At present, there’s no cure for most neuromuscular diseases — although the day is rapidly approaching when genetic and drug therapies will change that situation. For immune-mediated disorders, drug therapies can be very effective for treating or reversing symptoms (see Neuromuscular Disease Descriptions ).
Medical interventions have increased the life span and improved quality of life for many medically fragile children. These interventions focus on treating or delaying symptoms, enhancing physical mobility and social interactions, and preventing heart and lung complications.
Some common interventions include:
When the muscle layer of the heart weakens and doesn’t pump effectively (cardiomyopathy), children may experience fatigue and lethargy, swelling in the legs and feet, cold extremities, digestive problems and other symptoms of poor circulation. Drug treatments available through a cardiologist may enhance heart muscle function. Some children benefit from a pacemaker, and some may even undergo a heart transplant.
When the muscles used in swallowing and chewing are weakened, there’s a risk of dehydration, malnutrition, choking or respiratory infections caused by inhaling food or liquid into the lungs (aspiration).
Keeping the body flexible, upright and mobile combats some of the side effects of neuromuscular disease. Such therapy also benefits academic performance by allowing children to do more and stay healthier. Your student’s IEP may specify that a certain time must be set aside each day for him or her to work with a physical or occupational therapist. PT or OT interventions include:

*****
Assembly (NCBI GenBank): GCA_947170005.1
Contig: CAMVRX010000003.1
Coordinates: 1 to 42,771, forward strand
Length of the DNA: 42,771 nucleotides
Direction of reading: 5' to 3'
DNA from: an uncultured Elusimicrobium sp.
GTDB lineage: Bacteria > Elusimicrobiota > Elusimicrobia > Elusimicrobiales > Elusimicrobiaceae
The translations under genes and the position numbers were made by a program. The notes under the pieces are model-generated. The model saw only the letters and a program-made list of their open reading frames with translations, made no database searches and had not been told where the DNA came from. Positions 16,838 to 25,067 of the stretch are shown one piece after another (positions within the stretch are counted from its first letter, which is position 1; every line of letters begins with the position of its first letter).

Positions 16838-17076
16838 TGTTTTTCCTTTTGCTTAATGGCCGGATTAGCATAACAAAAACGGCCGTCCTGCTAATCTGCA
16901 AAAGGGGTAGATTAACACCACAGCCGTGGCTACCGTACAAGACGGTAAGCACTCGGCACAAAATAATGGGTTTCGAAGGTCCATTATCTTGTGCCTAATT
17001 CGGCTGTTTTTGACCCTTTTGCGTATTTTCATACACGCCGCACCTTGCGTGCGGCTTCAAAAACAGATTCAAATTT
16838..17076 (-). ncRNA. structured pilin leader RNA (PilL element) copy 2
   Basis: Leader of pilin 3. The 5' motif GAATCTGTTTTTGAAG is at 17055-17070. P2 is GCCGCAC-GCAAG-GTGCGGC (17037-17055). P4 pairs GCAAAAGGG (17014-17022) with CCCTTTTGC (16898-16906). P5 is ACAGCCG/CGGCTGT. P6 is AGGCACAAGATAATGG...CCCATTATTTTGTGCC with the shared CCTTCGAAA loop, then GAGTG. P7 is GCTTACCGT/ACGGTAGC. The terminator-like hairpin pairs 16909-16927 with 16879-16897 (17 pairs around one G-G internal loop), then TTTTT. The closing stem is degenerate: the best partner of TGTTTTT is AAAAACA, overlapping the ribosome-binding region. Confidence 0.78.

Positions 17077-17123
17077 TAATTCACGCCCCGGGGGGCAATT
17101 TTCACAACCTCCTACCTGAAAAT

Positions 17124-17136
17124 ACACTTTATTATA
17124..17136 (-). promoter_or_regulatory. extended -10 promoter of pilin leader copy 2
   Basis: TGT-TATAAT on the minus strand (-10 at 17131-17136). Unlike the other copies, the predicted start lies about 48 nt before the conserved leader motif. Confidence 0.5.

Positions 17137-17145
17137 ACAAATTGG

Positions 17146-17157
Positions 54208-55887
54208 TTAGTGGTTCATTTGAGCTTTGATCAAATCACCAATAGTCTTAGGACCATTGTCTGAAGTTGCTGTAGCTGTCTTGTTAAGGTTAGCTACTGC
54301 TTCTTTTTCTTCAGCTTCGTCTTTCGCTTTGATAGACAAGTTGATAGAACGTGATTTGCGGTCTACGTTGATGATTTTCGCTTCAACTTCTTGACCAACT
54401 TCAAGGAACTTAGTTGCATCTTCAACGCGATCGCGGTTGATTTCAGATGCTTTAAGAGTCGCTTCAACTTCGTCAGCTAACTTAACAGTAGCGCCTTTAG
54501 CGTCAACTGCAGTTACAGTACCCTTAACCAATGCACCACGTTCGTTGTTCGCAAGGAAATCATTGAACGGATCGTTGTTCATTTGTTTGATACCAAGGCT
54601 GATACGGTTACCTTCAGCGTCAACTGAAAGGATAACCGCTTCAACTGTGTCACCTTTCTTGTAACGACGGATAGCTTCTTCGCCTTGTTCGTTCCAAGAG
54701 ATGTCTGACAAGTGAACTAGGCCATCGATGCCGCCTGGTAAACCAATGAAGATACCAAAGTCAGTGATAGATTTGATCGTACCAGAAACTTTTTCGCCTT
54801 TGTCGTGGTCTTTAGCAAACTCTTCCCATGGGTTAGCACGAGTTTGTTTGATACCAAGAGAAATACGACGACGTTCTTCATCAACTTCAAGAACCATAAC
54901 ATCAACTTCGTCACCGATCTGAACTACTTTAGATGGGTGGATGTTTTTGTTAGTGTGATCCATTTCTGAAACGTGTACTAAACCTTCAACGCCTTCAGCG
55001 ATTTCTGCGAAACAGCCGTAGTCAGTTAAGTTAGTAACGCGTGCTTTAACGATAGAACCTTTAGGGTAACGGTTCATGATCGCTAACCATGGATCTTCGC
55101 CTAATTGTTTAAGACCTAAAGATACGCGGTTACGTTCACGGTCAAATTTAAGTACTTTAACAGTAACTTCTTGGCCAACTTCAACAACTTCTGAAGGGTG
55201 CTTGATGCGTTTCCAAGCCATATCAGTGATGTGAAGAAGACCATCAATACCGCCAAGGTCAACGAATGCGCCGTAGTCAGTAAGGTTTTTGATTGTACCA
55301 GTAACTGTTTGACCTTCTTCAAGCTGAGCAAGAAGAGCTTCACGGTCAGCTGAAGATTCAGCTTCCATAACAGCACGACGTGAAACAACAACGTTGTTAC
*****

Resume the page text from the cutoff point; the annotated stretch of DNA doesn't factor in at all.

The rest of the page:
Although only a few drugs are approved for use against the effects of neuromuscular disease, ongoing clinical trials are constantly seeking to expand that number.
One medication that has proven effective in some neuromuscular diseases is prednisone. This steroid may be taken by children with Duchenne muscular dystrophy (DMD) and some other neuromuscular conditions because it slows the loss of muscle function and increases muscle strength, providing for a few more months to a few more years of leg and arm use.
Prednisone’s undesirable side effects include weight gain, loss of bone mass, thinning of the skin, raised blood pressure and blood sugar, depression, and difficulties with thinking, sleeping and controlling behavior.
It’s important to carefully monitor the diets of children on prednisone, and to be aware of its behavioral effects.
When weak respiratory muscles make it difficult to effectively move air in and out of the lungs, children may experience headaches, mental dullness, difficulty concentrating or staying awake, and nightmares. In addition, weak chest muscles make it hard to cough effectively, leaving the lungs more susceptible to infection. In some children, a simple cold can rapidly progress into pneumonia.
After scoliosis surgery, students sit much straighter and have fewer problems with breathing. They often require a new wheelchair and adjustments in classroom desk height. Unfortunately, some abilities, such as reaching, may be negatively affected by this surgery.